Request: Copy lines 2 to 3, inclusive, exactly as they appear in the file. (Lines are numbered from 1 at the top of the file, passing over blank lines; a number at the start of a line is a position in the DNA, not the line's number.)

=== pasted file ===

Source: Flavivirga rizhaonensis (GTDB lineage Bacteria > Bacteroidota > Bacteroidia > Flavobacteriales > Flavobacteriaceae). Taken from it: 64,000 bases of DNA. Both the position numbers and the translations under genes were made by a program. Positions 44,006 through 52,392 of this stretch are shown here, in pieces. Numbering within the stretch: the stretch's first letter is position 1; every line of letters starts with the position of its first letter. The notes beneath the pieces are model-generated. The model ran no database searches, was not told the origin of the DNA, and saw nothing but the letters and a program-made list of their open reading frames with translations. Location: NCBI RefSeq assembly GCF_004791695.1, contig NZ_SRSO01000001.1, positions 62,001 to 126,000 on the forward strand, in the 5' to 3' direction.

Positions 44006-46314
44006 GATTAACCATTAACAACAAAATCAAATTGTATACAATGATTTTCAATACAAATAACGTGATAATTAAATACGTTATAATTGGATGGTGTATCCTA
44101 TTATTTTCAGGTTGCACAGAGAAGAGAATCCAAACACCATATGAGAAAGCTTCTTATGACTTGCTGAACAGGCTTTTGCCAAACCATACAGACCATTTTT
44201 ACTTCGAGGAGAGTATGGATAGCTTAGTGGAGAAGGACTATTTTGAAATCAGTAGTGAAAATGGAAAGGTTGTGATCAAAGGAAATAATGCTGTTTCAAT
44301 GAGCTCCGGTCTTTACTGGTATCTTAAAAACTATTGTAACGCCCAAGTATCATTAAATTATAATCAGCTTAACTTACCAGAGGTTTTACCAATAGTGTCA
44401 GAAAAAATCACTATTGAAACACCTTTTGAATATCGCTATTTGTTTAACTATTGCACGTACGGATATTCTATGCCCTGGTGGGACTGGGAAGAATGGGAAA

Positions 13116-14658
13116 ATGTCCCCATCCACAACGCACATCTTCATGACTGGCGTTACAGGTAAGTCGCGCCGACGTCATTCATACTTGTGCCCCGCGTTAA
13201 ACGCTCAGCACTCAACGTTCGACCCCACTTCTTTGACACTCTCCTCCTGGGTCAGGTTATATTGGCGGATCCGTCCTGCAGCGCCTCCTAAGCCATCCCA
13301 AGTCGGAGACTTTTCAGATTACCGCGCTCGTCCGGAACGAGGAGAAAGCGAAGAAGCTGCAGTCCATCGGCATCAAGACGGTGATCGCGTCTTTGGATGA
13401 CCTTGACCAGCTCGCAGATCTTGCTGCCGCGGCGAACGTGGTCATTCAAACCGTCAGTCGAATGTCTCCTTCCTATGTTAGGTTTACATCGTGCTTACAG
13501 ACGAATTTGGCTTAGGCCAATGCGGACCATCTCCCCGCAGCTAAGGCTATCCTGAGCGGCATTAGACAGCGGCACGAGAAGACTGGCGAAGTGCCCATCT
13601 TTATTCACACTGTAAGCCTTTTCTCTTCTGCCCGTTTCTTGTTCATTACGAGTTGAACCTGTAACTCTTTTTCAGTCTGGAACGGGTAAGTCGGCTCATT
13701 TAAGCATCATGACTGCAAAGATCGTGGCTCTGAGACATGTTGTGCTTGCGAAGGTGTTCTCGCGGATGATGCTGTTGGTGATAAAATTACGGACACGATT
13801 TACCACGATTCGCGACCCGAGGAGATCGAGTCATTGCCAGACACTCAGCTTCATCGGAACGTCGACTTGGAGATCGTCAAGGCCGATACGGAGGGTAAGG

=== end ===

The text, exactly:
Positions 44006-46314
44006 GATTAACCATTAACAACAAAATCAAATTGTATACAATGATTTTCAATACAAATAACGTGATAATTAAATACGTTATAATTGGATGGTGTATCCTA